Andy MacPhail’s contract runs through next year. He will be 68 then, retirement age for many folks, even for some high-ranking baseball executives. And the Phillies president has had more than a passing thought about his next move.
“He and I have been talking for two years, since he signed his extension, about what the world looks like when he steps down,” Phillies managing partner John Middleton said recently. “We’re not sure when he’s going to do that. It’s a conversation we’ve had multiple times, and we’re talking about it even now.”
It follows, then, in the days since Middleton removed Matt Klentak from the general manager role, that two questions have arisen in baseball circles and even within the Phillies' ranks: How much say will MacPhail have in choosing the next GM? And should he have much influence over the process at all?
Of all the issues facing the Phillies in a ninth consecutive autumn without a playoff appearance – from the challenges of re-signing imminent free agents J.T. Realmuto and Didi Gregorius to the chore of overhauling a historically terrible bullpen, all within the parameters of a payroll that likely will be reduced from a franchise-record level before the coronavirus – how the baseball operations department will be run and by whom is as intriguing as any.
Three sources said this past week that they believe Middleton’s preference is for MacPhail to relinquish the club presidency a year early or at least to cede his baseball-related duties, thereby enabling the Phillies to hire both a president of baseball operations and a general manager. The Phillies technically had that model, but after helping to modernize the front office by building a robust research-and-development department, MacPhail took a mostly hands-off approach to day-to-day baseball matters to avoid micromanaging Klentak.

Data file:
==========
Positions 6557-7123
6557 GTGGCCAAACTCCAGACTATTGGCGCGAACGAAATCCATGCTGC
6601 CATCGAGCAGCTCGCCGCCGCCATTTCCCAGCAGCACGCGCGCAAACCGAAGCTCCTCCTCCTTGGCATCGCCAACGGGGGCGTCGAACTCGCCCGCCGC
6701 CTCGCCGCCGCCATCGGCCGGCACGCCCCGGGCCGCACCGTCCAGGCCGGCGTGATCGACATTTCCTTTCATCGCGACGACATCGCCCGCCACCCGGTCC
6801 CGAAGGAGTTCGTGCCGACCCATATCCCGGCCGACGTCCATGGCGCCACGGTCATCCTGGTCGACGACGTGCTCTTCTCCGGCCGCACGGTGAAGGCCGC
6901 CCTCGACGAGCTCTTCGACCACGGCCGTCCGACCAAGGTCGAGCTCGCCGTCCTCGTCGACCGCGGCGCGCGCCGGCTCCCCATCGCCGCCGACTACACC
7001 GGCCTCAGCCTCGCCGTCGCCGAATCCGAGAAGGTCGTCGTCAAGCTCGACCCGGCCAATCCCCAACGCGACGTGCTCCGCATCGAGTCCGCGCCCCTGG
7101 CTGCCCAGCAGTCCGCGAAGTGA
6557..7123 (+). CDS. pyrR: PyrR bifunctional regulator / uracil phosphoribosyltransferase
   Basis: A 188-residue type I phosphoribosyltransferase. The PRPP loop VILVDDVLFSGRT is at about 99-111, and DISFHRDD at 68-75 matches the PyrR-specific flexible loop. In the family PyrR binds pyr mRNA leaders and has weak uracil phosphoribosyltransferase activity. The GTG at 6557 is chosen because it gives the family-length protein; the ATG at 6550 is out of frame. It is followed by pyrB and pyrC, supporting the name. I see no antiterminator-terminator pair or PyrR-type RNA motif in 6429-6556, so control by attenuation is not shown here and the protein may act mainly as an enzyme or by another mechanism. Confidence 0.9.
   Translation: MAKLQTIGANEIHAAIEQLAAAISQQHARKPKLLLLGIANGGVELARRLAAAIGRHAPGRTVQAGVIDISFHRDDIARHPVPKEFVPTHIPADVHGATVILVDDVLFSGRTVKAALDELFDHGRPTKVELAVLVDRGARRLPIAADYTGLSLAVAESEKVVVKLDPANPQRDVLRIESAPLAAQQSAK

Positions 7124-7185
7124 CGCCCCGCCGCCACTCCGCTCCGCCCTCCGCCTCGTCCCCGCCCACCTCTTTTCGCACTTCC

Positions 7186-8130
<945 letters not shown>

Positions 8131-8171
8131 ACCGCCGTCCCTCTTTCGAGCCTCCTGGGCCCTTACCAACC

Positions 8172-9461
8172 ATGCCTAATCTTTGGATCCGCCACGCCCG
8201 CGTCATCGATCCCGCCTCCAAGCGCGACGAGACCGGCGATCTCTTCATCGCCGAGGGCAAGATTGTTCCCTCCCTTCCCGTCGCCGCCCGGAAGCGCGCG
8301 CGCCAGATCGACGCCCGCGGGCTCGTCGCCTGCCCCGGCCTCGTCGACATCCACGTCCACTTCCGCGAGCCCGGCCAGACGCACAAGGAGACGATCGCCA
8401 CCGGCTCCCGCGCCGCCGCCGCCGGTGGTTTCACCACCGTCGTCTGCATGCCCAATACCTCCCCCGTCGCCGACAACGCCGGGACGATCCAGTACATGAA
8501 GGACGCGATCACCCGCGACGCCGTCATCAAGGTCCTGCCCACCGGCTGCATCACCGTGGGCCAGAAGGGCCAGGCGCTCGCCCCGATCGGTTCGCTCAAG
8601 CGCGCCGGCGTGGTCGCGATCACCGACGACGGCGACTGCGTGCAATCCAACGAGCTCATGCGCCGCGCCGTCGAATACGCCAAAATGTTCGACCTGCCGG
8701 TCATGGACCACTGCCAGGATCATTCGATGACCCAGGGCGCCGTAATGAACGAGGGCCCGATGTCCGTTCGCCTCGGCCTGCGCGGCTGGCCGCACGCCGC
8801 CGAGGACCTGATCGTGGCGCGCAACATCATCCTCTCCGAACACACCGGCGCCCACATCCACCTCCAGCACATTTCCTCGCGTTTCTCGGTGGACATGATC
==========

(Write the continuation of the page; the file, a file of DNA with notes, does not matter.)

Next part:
Last weekend, Middleton gave a full-throated defense of MacPhail’s value to the organization, pointing to his “wealth of contacts” and track record over 44 years.
“You do know that he’s won two World Series titles?” Middleton said, referring to MacPhail’s 1987 and 1991 triumphs as GM of the Minnesota Twins. “Yeah, it’s kind of why I have confidence in him. Because he’s been there, he’s done that, he’s won.”
But MacPhail, who hasn’t met with reporters since March, can be an asset to Middleton without continuing as team president. Middleton values input from Hall of Fame general manager Pat Gillick and venerable former Twins GM Terry Ryan, both of whom hold advisory roles. MacPhail could stay on in a similar capacity.
Otherwise, the Phillies could go into 2021 with MacPhail, in perhaps a pre-retirement hurrah, overseeing interim general manager Ned Rice, his onetime mentee with the Baltimore Orioles and Klentak’s top lieutenant. Middleton floated that possibility by noting the difficulty of integrating an outside hire to a leadership position when everyone is working remotely because of COVID-19. (It didn’t deter the Sixers from hiring Doc Rivers.)
But a MacPhail/Rice-led front office wouldn’t bring about much change. Middleton poured more than $700 million into the roster over the last three offseasons to end a playoff drought that is now the second-longest in baseball. As one source said this past week, sticking with the status quo at a time when Bryce Harper, Aaron Nola, and Zack Wheeler are squarely in their prime would seem anathema to Middleton.
Ideally, the Phillies would replace MacPhail and Klentak in the same offseason. They could pair, say, former Chicago Cubs general manager Jim Hendry or Twins GM Thad Levine or Cleveland Indians GM Mike Chernoff or Los Angeles Dodgers senior vice president of baseball operations Josh Byrnes with a GM such as J.J. Picollo or Matt Arnold or Billy Owens, the well-regarded assistant GMs of the Kansas City Royals, Milwaukee Brewers, and Oakland A’s, respectively.